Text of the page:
In the morning this feeling of resentment was more firmly fixed. He regretted that in a moment of weakness he had admitted what he had the night before. When she came to him as he was preparing to leave the house, and, putting her hands on his arms, begged him to talk with her again before going to the office, he listened moodily and said that he was pressed for time.

"Won't you go to them, to the trustees, to Everett, anyway, and tell them everything you know? And give them that money—the money you got from the stock?"

"That's a woman's plan! That would make a nice mess, wouldn't it? I told you I got that as a bonus. I have worked a lot for this contractor, and he offered me this chance to make some money in one of his schemes. It's often done, something like that. You'd like to see me get into trouble—be disgraced for good and all?"

"That can make no difference now," she answered quietly. "The disgrace cannot be helped."

"What rot!" he sneered. "You make me out a thief at once. Suppose you look at what some of your acquaintances do,—the good, rich people in this town,—and find out how they make their money. Ask people how Silas Stewart gets his rebates from the railroads. Ask any one about the way Strauss grades his wheat."

"I don't want to know," she interrupted sadly. "That has nothing to do with this matter."

He left her impatiently. They did not reopen the sore that evening, nor the next day. Her face was set and stern, with a kind of dreary purpose in it, which made him unhappy. He went out of the city on business, and did not return for several days. When he came home no mention was made of his absence, and for another week they lived silently. The night before the children were to return from their vacation with their grandmother, while husband and wife lay awake, each troubled by the common thought, she spoke again.

"Francis," she said firmly, "we can't go on like this. The boys are coming home to-morrow. They mustn't see us living this way. And it's bad for you, Francis, and I can't stand it! I have been thinking it over. I must go away with the boys. I shall go to uncle Powers's house in Vernon Falls."

"You are going to leave me and take the children with you because you think I am in trouble," he said accusingly.

"You know that isn't true. If you will only meet this trouble honorably, like the man I loved and married, I will stay, and be with you always, no matter what comes. Will you?"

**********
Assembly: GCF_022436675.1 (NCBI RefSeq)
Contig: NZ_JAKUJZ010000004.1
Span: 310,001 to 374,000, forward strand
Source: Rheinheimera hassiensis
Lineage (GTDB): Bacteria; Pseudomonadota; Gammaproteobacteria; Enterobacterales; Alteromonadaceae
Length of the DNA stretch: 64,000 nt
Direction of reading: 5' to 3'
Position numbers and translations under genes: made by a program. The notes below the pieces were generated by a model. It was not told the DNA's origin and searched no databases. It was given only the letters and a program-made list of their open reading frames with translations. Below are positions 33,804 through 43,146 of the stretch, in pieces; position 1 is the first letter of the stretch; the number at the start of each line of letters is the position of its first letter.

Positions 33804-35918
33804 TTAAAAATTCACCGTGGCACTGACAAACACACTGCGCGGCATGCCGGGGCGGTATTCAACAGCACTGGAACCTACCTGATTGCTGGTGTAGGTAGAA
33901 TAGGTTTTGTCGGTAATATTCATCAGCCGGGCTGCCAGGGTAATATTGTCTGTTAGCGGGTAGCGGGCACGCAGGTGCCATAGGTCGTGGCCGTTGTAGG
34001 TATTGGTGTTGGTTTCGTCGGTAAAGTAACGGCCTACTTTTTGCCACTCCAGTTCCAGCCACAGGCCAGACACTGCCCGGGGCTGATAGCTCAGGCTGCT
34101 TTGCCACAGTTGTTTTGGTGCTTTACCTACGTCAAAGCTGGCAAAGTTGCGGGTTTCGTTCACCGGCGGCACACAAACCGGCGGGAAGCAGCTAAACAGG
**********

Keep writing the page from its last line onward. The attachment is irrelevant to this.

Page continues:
"So you want to make conditions?"

"Just one."

"You had better go, then."

She turned her face to her pillow and wept in the dreary realization that she could touch him in no way. The next day she telephoned her mother to come to her, and when Mrs. Spellman arrived, she said quietly:—

"Mother, I am going to Vermont, to the farm. It may be for a long time. Will you come with me and the boys?"

Mrs. Spellman, who was a wise woman, took her daughter's face between her hands and kissed her.

"Of course," she answered simply.

That day they made the necessary preparations for themselves and the children. When the architect returned from his office and saw what was going forward, he said to his wife:—

"So you are determined to leave me?"

"Yes, I must go unless—"

"I have seen Everett. They aren't going to do anything. I told you it was all bluff on Pemberton's part."

She hesitated, uncertain what to think, and then she asked searchingly:—

"Why aren't they going to do anything? What does it mean?"

"Oh, I guess the others have brought Pemberton to his senses," he replied evasively. "At any rate, it's blown over, as I told you it would."

"No, Francis! It isn't made right yet. You would be different if it were. Somehow, from the beginning, when first there was talk of this school, it has all been wrong. I hate it! I hate it! And the trouble goes back of that, too. It starts from the very beginning, when we were married, and began to live together. We have always done as the others do all around us, and it is all wrong. I see it now. We can never go on again in the same way—"

"What way? I don't understand you in the least," he interrupted.

"Why, just earning and spending money, trying to get more and more, trying to get things. It's spoiled your work; it's spoiled you; and I have been blind and weak to let us drift on like the others, getting and spending, struggling to get ahead, until it has come to this, to this,—something dreadful that you will not tell me,—something base that you have done to make money. Oh, how low and mean it is! How mean it makes men and women!"

"That's life," he retorted neatly.

"No, no, never! That wasn't what you and I thought before we married. I wish you were a clerk, a laborer, a farm-hand,—anything, so that we could be honest, and think of something besides making money. Let us begin again, from the very beginning, and live like the common people from day to day—live for your work, for the thing you do. Then we should be happy. Never this way, not if you make millions, millions!"

"Well, I can't see why you are set on going away," the architect answered, content to see her mind turn from the practical question.

"Tell me!" she exclaimed passionately. "Tell me! Is it all right with that building? With that contractor? Are you honest? Are you an honest man? Tell me, and I will believe you."

"I have said all that I am going to say about that matter," he answered stubbornly.

"Then, Francis, I go!"

The next afternoon the architect met his family at the train and saw them start, punctiliously doing all the little things that he could to make their journey comfortable. He referred to their going as a short vacation trip, and joked with the boys about the farm. Just before the train started, while Mrs. Spellman settled the children in their section, Helen walked up and down the platform with him. As the signal for starting was given she raised her veil, revealing the tears in her eyes, and leaning toward him kissed him. She put into his hands a little card, which she had been holding clasped in her palm. He raised his hat and stood on the platform until the long train had pulled out of the shed. Then he glanced at the card in his hand, which read:—

"I shall wait for you to come to me when you really want me. H."

He crushed the card in his fist and threw it into the roadbed.